Anthony,  Anthony embarked on her career of social reform with energy and determination. Schooling herself in reform issues, she found herself drawn to the more radical ideas of people like William Lloyd GarrisonGeorge Thompson and Elizabeth Cady Stanton.
Soon she was wearing the controversial Bloomer dressconsisting of pantaloons worn under a knee-length dress. Although it was more sensible than the traditional heavy dresses that dragged the ground, she reluctantly quit wearing it after a year because it gave her opponents the opportunity to focus on her apparel rather than her ideas.
Anthony and Stanton were introduced by Amelia Bloomera feminist and mutual acquaintance who had not signed the Declaration of Sentiments and subsequent resolutions despite her attendance at the Seneca Falls Convention.
Anthony and Stanton soon became close friends and co-workers, forming a relationship that was pivotal for them and for the women's movement as a whole. One of Stanton's biographers estimated that over her lifetime, Stanton spent more time with Anthony than with any other adult, including her own husband.
Anthony excelled at organizing, while Stanton had an aptitude for intellectual matters and writing. Anthony was dissatisfied with her own writing ability and wrote relatively little for publication. When historians illustrate her thoughts with direct quotes, they usually take them from her speeches, letters and diary entries.
One of Anthony's biographers said, "Susan became one of the family and was almost another mother to Mrs. Anthony prodded and Stanton produced. Gordona professor of women's history. A woman with a drunken husband had little legal recourse even if his alcoholism left the family destitute and he was abusive to her and their children.
If she obtained a divorce, which was difficult to do, he could easily end up with guardianship of the children. Anthony and some other women immediately walked out and announced a meeting of their own, which created a committee to organize a women's state convention. Largely organized by Anthony, the convention of women met in Rochester in April and created the Women's State Temperance Society, with Stanton as president and Anthony as state agent.Posted below is an external link to the essay, "Bringing W.E.B.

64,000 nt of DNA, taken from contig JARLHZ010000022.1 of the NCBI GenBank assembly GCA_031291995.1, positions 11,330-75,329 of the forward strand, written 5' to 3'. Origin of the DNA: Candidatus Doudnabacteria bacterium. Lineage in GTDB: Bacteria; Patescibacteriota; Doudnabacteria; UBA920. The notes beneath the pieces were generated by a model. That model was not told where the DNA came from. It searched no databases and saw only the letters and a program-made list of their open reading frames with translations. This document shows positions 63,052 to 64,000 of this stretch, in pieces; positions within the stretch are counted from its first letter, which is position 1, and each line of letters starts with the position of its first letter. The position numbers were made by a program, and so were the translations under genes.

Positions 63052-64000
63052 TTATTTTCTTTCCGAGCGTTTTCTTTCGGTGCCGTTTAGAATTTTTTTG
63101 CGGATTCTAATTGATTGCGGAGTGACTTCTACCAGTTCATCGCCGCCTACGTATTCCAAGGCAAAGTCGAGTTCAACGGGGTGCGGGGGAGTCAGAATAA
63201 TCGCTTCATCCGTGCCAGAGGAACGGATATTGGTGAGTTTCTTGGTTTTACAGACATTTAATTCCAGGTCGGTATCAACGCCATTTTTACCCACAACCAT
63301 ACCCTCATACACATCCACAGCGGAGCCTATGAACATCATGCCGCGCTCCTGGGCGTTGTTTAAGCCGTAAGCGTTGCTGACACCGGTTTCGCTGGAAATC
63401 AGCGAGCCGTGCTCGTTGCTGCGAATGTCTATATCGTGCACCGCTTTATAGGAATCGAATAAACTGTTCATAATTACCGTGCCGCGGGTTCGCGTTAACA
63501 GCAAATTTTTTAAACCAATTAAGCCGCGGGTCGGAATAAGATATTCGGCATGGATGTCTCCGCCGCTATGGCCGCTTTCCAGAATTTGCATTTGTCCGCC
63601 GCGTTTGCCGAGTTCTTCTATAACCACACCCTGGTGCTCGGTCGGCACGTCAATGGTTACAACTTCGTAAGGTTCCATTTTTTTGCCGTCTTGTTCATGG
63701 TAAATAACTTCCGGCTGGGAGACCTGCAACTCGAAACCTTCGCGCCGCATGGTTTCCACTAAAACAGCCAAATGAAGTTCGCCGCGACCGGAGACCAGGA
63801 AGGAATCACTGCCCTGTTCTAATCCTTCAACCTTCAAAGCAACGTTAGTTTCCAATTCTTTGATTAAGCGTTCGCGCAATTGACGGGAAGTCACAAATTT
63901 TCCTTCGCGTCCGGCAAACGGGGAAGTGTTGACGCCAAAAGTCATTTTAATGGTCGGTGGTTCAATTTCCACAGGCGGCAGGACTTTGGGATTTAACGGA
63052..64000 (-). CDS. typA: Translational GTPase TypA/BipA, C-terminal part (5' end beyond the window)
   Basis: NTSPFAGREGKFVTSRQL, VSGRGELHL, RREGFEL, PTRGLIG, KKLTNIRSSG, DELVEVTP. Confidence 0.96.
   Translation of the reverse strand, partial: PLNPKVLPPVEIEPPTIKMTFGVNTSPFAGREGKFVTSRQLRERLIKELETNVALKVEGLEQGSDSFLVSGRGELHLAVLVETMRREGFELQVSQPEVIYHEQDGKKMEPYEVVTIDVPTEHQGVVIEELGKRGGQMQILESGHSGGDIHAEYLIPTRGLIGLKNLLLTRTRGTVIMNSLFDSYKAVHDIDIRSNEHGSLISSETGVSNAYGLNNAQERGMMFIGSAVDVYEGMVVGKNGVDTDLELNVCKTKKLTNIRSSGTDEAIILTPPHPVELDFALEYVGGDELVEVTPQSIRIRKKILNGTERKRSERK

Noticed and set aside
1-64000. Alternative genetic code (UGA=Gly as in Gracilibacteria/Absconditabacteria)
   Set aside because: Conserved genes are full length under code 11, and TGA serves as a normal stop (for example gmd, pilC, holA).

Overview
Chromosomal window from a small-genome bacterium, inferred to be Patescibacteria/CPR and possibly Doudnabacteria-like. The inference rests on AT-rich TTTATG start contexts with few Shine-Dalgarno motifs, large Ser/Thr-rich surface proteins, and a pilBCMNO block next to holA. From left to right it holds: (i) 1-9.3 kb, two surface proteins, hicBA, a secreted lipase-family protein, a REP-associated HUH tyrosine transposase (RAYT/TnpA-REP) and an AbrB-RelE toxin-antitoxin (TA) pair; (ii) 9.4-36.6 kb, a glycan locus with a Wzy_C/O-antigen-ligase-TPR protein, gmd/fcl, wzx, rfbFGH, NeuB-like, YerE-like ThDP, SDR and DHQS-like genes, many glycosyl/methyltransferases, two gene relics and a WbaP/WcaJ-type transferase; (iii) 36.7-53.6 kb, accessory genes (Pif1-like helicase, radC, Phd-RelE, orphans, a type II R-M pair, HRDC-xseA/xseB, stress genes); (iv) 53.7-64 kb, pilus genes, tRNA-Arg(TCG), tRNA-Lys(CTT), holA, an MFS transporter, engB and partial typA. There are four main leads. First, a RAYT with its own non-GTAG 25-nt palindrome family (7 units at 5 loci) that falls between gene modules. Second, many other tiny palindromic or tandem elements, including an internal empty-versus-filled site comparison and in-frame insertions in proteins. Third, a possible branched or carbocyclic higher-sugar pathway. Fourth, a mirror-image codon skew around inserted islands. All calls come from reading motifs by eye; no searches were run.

Du Bois Home Again", written by Whitney Battle-Baptiste for Black Perspectives, which is the blog . Watch video · Learn more about the life and works of W.E.B.
Du Bois, African-American scholar, activist and NAACP co-founder, at leslutinsduphoenix.com This page contains links to the freely accessible e-texts of some of W.E.B. Du Bois' writings. I have also included a few secondary sources, such as commentaries and discussions, which concentrate on a particular DuBoisian work.
W.E.B. Du Bois: Sociologist, author, and activist W.E.B. Du Bois was the most important black protest leader in the U.S. during the first half of the 20th century. The introduction famously proclaimed that "the problem of the Twentieth Century is the problem of the color line".
DuBois and the Black Social Gospel. Sterne, Emma Gelders (), His Was The Voice, The Life of W. E. B. Du Bois, Crowell-Collier Press. Book for children. ASIN leslutinsduphoenix.comnce: Atlanta, Georgia, U.S., New York City, New York, U.S. Susan B.
Anthony (February 15, – March 13, ) was an American social reformer and women's rights activist who played a pivotal role in the women's suffrage movement. Born into a Quaker family committed to social equality, she collected anti-slavery petitions at the age of In , she became the New York state agent for the American Anti-Slavery Society.